Norway psychiatric legislation changes proposed / News / The Foreigner

Norway psychiatric legislation changes proposed. Norwegian officials have put forward changes to the country’s Mental Health Act to provide different levels of security for different types of patients. “The current act implies a too great a risk for escape, hostage-taking and severe violence against patients and staff in the health institutions where particular dangerous patients stay,” said Minister of Health and Care services, Anne-Grete Strøm-Erichsen in a statement. “There is no distinction between different levels of security. The Government wishes to correct these shortcomings,” she continued.

norwaymentalhealthact, andersbehringbreivik



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Norway psychiatric legislation changes proposed

Published on Sunday, 13th May, 2012 at 09:54 under the news category, by Lyndsey Smith   .

Norwegian officials have put forward changes to the country’s Mental Health Act to provide different levels of security for different types of patients.

Anne-Grete Strøm-Erichsen
'The current July 22 case has highlighted the need for this type of legislation'Anne-Grete Strøm-Erichsen
Photo: Ministry of Health and Care


“The current act implies a too great a risk for escape, hostage-taking and severe violence against patients and staff in the health institutions where particular dangerous patients stay,” said Minister of Health and Care services, Anne-Grete Strøm-Erichsen in a statement.

“There is no distinction between different levels of security. The Government wishes to correct these shortcomings,” she continued.

The proposal would allow patients to be searched as well as controlling the amount of communication they had. It would not change the length of time a convicted person would be subjected to compulsory treatment.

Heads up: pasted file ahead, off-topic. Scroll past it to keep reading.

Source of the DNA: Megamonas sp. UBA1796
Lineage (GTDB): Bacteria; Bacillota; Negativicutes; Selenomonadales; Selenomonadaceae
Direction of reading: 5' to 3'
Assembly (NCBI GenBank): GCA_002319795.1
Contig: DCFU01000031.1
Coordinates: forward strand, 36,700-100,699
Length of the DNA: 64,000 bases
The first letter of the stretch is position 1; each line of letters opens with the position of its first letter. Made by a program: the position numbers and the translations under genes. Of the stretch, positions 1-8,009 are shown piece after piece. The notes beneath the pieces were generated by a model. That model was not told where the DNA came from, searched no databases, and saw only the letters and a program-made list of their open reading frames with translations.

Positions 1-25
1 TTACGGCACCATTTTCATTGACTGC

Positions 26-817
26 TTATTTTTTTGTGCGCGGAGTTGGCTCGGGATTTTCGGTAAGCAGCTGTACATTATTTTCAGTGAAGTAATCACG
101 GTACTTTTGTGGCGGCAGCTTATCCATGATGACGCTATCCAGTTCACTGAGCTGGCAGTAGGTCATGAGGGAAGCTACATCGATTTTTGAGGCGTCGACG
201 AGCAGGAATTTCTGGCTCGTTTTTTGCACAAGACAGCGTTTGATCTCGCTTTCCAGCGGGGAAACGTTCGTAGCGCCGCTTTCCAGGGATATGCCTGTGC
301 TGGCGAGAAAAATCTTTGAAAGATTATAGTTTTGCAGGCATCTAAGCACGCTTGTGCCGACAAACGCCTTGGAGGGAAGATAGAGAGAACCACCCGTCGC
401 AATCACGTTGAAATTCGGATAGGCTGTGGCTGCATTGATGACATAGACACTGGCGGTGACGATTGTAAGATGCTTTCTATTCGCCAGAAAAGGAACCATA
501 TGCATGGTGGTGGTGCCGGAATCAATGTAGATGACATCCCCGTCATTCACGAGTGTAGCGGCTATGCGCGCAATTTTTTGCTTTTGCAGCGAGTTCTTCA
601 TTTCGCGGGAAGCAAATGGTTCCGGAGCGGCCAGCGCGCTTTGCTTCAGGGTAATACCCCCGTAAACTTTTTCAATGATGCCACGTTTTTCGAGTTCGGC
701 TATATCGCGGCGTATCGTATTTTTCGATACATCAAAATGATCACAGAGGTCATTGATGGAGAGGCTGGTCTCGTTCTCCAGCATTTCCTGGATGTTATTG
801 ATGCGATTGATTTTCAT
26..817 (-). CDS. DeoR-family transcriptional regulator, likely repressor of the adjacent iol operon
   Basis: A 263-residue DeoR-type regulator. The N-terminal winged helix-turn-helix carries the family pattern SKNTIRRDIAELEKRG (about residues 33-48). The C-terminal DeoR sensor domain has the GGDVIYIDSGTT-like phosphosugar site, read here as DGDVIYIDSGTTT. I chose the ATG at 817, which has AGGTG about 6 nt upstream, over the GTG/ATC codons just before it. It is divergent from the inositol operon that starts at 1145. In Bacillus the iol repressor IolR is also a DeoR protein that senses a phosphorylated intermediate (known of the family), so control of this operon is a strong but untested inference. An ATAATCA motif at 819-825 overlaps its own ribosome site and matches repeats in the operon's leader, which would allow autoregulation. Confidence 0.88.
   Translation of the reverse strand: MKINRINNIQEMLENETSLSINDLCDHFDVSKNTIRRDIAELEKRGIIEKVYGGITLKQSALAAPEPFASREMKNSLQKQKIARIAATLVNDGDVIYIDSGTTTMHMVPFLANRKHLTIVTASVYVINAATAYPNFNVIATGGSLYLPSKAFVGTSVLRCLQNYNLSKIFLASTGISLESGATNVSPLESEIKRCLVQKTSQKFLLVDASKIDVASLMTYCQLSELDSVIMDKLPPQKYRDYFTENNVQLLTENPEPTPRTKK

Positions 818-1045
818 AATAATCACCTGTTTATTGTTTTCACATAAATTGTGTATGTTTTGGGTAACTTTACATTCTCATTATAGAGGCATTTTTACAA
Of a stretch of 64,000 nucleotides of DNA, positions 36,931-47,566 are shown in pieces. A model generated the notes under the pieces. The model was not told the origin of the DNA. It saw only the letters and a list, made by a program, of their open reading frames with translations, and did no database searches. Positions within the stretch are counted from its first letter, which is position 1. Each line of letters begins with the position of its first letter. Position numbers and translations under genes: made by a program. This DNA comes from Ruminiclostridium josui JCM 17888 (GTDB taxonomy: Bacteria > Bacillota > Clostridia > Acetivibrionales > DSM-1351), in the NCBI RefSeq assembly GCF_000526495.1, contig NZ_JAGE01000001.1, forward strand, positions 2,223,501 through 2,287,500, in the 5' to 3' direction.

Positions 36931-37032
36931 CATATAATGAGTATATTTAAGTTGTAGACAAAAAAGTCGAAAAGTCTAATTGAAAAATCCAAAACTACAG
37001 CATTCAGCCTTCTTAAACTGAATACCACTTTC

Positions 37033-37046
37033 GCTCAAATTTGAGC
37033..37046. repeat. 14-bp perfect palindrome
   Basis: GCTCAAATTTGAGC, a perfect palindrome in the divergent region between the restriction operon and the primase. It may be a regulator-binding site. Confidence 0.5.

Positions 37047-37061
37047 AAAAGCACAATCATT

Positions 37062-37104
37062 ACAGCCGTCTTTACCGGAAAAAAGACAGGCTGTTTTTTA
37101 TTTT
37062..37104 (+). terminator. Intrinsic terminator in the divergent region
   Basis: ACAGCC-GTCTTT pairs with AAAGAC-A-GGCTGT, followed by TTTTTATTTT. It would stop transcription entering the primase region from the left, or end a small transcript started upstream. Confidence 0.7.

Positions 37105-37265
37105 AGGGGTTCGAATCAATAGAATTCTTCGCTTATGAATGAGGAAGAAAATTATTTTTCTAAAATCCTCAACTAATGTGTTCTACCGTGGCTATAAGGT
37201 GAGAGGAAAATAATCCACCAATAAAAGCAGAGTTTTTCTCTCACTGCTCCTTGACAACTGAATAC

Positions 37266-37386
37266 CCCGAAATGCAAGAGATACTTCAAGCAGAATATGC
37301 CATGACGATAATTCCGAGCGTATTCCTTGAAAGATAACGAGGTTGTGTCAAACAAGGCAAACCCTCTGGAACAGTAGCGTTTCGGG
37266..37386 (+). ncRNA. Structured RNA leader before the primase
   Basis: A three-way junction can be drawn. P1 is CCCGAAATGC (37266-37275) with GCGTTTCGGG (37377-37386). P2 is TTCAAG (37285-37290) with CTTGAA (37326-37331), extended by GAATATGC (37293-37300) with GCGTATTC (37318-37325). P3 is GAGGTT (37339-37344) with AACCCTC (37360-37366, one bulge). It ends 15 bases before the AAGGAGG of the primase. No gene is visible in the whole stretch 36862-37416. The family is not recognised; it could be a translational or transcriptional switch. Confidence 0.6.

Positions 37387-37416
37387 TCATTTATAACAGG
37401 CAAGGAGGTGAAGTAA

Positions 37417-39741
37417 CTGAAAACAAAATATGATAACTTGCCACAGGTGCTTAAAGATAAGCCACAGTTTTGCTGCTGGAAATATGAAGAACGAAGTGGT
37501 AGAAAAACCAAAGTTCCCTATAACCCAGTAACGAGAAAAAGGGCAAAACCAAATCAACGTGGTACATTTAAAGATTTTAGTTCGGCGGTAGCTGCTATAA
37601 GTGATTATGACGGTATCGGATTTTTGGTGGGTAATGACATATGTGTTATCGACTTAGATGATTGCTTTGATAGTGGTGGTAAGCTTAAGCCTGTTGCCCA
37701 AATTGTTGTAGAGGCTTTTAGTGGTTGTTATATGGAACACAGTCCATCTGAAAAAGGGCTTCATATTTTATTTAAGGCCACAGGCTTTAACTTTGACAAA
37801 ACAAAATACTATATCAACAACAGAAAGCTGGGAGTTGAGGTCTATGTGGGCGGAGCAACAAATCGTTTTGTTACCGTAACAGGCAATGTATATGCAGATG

The government also wants to establish a unit with a high level of security that could be located within a prison.
These types of changes have been suggested in preparation for the end of Anders Behring Breivk’s trial due to his possible conviction to receive psychiatric treatment.

Anders Behring Breivik’s acts also led to former Police Security Service (PST) Director, Janne Kristiansen calling for changes to be made to the terror laws last November.

Minister Strøm-Erichsen declared in the press release, “The case against the terror suspect of July 22, currently in preparation before the courts, has highlighted the need for this type of legislation.”

“An eventual conviction to compulsory mental health care must be carried out in a specialist health institution and the transfer must take place "immediately" after the final sentence. The Parliament should be given the opportunity to adopt the necessary legislation before summer, so that security can be put in place as quickly as possible.”

The government also proposes establishing a national coordination unit to keep track of those who are sentenced to compulsory psychiatric care.




Published on Sunday, 13th May, 2012 at 09:54 under the news category, by Lyndsey Smith   .

This post has the following tags: norwaymentalhealthact, andersbehringbreivik.





  
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